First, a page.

Reduced renal function and sleep-disordered breathing in community-dwelling elderly men

Muna T. Canales, Brent C. Taylor, Areef Ishani, Reena Mehra, Michael Steffes, Katie L. Stone, Susan Redline, Kristine E. Ensrud

Research output: Contribution to journalArticlepeer-review

41 Scopus citations


Background: Sleep-disordered breathing (SDB) may increase the risk of cardiovascular disease (CVD) and death in chronic kidney disease (CKD). However, the association between mild reductions in renal function and SDB is uncertain. Methods: We studied 508 community-dwelling men aged ≥67 years (mean 76.0 ± 5.3) who were enrolled at the Minnesota site for the Minneapolis center of the Outcomes of Sleep Disorders in Older Men (MrOS) sleep study and had serum cystatin-C and creatinine measured coincident with overnight polysomnography. CKD was defined as estimated glomerular filtration rate (eGFR) <60 ml/min/1.73 m2 using Cockcroft-Gault (CG), modification of diet in renal disease (MDRD) and Mayo Clinic formulae. SDB was defined by a respiratory disturbance index (RDI) ≥15 events/h. Results: Mean cystatin-C was 1.21 ± 0.30 mg/L, and mean creatinine was 1.09 ± 0.23 mg/dL. Median RDI was 7.0 events/h (range 0-73). Higher quartiles of cystatin-C were associated with higher mean RDI (p for trend = 0.007). This association persisted after adjustment for age and race (p for trend = 0.03), but not after adjustment for body mass index (BMI, p for trend = 0.34). After adjusting for age, race, BMI, diabetes, hypertension, and CVD, CKD defined by the Mayo Clinic formula, but not CG or MDRD, was associated with a higher odds of SDB [odds ratio (OR) 1.95, 95% confidence interval (CI) 1.04-3.65, p = 0.04]. Conclusions: Older men with reduced renal function as defined by higher cystatin-C concentration have higher average RDI. This effect is explained by higher BMI in men with higher cystatin-C. CKD defined by the Mayo Clinic formula is independently associated with twofold higher odds for SDB. Therefore, reduced renal function may be associated with SDB in older men.

Original languageEnglish (US)
Pages (from-to)637-645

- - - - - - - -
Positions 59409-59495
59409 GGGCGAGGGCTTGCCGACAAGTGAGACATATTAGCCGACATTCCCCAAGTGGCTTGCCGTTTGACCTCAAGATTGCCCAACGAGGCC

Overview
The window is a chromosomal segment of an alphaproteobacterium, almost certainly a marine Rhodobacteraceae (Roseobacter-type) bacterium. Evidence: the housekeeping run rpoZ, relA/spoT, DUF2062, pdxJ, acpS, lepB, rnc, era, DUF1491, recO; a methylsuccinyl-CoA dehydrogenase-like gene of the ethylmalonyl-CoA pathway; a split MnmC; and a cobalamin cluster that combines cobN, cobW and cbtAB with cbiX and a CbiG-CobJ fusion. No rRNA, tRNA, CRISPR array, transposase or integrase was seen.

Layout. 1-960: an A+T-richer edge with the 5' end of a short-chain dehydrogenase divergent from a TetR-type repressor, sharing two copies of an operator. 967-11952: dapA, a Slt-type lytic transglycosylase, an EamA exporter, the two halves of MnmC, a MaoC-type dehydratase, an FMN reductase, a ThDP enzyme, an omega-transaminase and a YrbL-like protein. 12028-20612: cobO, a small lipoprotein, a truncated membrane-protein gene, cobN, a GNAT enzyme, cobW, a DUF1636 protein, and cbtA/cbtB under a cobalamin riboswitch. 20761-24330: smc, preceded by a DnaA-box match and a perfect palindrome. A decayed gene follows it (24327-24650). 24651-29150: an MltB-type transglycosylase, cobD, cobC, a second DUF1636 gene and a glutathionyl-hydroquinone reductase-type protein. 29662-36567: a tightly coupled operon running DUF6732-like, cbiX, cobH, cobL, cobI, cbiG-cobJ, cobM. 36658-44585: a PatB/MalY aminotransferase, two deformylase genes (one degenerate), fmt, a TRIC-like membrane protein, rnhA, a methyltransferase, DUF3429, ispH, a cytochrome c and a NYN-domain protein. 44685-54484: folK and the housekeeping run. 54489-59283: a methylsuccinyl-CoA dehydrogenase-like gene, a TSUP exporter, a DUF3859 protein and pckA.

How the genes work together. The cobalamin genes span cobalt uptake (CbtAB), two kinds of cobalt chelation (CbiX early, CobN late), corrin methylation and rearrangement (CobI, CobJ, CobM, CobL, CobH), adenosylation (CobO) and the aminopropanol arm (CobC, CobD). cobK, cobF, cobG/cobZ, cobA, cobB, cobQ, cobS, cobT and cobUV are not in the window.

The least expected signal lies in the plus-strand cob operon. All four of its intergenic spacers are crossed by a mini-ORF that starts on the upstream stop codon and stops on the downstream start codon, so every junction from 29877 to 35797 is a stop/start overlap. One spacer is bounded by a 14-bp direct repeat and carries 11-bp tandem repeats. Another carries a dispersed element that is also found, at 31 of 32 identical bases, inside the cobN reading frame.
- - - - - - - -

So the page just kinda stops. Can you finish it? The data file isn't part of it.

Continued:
Number of pages9
JournalSleep Medicine
Issue number6
StatePublished - Aug 2008

Bibliographical note

Funding Information:
The Osteoporotic Fractures in Men (MrOS) Study is supported by National Institutes of Health funding. The following institutes provide support: the National Institute of Arthritis and Musculoskeletal and Skin Diseases (NIAMS), the National Institute on Aging (NIA), the National Cancer Institute (NCI), the National Center for Research Resources (NCRR) and NIH Roadmap for Medical Research under the following Grant Nos.: U01 AR45580, U01 AR45614, U01 AR45632, U01 AR45647, U01 AR45654, U01 AR45583, U01 AG18197, U01-AG027810, and UL1 RR024140. The National Heart, Lung, and Blood Institute (NHLBI) provides funding for the MrOS Sleep ancillary study “Outcomes of Sleep Disorders in Older Men” under the following Grant Nos.: R01 HL071194, R01 HL070848, R01 HL070847, R01 HL070842, R01 HL070841, R01 HL070837, R01 HL070838, and R01 HL070839.

Funding Information:
Dr. Canales’ time and training was supported by National Institutes of Health funding as well through the National Institute of Diabetes and Digestive and Kidney Diseases, training Grant T32 DK007784. Preliminary data from this analysis were presented in abstract form at the 21st Annual Meeting of the Associated Professional Sleep Societies, LLC in Minneapolis, Minnesota, June 2007 under the title “Reduced Renal Function and Sleep Apnea in Community-Dwelling Elderly Men”.


  • Chronic kidney disease
  • Cystatin-C
  • Kidney dysfunction
  • Sleep apnea syndromes
  • Sleep disorders
  • Sleep-disordered breathing


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